Some relief for commuters after rail fare hikes are scaled back for a year

Marion Dakers
COMMUTERS were given some relief from looming price hikes, as the chancellor pledged to cap fare rises at 6.2 per cent in January.

George Osborne said rail fares would rise at one per cent above the retail price index measure of inflation, down from the three per cent previously announced.

He said the government “recognises the pressures that businesses and passengers are under as a result of public transport fares”.

The cap will apply to Tube and bus fares as well as national rail services.

The Treasury has estimated that the lower price rise will cost the government £105m next year.

The Association of Train Operating Companies said it was a positive step, adding that “train companies are working hard to ensure that the change can be implemented in time for the new year”.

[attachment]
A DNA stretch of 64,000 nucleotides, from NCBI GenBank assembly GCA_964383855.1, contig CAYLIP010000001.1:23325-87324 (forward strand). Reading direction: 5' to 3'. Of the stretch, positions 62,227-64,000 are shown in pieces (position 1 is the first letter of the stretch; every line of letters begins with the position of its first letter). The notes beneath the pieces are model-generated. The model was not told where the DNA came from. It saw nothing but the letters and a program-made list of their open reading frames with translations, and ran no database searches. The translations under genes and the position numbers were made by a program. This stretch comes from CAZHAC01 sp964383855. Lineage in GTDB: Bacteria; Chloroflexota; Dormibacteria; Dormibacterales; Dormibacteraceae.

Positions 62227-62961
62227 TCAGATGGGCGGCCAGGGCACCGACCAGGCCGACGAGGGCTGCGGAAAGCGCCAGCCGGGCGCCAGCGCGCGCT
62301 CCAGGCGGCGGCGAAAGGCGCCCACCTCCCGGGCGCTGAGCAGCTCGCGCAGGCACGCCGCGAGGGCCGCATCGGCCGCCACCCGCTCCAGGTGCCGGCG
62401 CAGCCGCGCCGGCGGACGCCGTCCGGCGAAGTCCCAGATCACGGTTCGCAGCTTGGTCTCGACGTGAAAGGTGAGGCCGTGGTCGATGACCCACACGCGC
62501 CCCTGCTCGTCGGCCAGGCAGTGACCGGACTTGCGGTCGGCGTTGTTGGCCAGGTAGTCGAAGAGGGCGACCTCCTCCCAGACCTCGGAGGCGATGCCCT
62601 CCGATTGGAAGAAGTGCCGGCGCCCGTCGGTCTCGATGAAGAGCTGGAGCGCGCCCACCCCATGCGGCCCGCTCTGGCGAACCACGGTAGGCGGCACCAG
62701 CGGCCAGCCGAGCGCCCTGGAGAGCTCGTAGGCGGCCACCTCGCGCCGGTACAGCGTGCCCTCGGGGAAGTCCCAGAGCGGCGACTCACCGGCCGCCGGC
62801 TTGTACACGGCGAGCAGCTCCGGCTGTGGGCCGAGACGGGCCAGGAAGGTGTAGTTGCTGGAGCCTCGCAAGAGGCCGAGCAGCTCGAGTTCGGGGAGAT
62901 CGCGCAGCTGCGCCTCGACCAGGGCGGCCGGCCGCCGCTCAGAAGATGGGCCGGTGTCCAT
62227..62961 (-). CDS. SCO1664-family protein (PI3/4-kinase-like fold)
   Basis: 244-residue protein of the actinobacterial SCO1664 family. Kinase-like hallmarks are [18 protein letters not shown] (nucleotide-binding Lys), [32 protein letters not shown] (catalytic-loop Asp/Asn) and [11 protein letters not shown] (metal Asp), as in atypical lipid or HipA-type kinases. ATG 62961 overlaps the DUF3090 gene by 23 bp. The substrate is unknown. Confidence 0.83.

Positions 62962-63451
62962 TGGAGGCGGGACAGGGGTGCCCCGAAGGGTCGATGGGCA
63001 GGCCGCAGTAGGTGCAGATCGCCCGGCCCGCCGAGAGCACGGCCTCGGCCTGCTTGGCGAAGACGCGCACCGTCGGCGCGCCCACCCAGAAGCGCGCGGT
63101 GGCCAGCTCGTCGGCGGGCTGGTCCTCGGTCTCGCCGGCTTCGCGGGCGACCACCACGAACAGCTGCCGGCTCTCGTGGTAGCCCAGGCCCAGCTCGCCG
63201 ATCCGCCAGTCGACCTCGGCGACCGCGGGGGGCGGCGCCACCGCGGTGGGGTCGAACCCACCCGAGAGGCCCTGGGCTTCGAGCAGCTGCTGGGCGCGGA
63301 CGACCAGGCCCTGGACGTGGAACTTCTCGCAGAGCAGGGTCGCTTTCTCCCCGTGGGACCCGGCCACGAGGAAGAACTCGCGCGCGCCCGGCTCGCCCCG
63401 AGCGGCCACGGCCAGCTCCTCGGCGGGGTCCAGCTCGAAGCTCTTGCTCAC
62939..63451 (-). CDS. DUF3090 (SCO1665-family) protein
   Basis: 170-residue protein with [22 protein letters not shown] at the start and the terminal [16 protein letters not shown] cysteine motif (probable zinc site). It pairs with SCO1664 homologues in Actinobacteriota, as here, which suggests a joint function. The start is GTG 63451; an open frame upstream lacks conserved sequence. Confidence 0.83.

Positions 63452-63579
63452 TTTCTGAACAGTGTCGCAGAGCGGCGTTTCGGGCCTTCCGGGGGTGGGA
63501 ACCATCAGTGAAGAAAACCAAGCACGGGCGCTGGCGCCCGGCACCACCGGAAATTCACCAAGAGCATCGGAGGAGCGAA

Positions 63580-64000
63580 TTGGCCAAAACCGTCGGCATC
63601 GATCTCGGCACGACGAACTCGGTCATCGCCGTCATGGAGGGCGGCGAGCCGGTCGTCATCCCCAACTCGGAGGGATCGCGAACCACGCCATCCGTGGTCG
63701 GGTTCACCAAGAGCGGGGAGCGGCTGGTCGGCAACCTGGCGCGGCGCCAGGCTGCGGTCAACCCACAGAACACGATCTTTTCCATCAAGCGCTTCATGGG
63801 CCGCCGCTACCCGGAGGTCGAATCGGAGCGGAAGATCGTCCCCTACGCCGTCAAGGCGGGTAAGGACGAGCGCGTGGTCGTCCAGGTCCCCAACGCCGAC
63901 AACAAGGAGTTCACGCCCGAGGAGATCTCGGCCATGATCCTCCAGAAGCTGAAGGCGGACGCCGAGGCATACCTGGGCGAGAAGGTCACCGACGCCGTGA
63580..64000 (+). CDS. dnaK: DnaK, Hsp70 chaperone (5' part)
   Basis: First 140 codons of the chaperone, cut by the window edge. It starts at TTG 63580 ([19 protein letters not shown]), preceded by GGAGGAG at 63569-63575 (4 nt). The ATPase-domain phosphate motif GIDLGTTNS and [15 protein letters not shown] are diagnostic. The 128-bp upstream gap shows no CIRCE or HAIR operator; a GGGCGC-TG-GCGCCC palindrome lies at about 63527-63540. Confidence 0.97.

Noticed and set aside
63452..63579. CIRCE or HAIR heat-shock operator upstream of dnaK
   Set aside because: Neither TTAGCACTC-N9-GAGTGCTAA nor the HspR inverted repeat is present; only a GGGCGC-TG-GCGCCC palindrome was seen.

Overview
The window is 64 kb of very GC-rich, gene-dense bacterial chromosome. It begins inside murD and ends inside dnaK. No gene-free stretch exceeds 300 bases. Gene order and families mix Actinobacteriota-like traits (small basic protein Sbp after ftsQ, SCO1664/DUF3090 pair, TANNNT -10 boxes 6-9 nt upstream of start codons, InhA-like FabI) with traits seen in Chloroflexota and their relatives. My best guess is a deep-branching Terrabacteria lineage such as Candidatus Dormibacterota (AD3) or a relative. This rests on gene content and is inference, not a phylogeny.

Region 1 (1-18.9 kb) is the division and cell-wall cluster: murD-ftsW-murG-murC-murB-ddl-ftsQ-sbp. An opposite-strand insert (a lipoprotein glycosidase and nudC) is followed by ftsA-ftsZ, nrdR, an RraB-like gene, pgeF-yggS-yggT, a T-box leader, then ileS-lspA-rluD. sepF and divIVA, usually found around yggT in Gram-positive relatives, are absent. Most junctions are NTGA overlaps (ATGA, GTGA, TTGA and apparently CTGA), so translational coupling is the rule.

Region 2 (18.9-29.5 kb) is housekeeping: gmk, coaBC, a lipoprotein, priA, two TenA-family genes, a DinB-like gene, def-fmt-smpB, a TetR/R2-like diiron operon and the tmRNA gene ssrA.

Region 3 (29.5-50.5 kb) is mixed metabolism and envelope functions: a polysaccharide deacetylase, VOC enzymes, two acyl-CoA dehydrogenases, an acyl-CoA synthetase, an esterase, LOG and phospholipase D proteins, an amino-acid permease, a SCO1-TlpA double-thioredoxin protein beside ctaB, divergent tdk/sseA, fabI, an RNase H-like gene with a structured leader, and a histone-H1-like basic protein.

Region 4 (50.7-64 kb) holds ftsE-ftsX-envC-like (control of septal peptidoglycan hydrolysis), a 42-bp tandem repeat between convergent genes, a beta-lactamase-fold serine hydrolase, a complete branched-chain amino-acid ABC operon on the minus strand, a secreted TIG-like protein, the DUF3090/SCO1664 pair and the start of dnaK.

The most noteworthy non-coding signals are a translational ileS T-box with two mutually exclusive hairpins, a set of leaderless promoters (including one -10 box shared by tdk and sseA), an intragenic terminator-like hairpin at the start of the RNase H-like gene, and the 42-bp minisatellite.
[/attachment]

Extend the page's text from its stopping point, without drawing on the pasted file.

The government also plans to consult early next year on ways to make it easier to compare ticket prices.

“Cancelling this January’s increase in fuel duty and lowering the increase in rail fares by two percentage points will go a long way in freeing up purchasing power and ease pressure on households’ squeezed incomes,” said Ernst & Young ITEM Club chief economist Peter Spencer.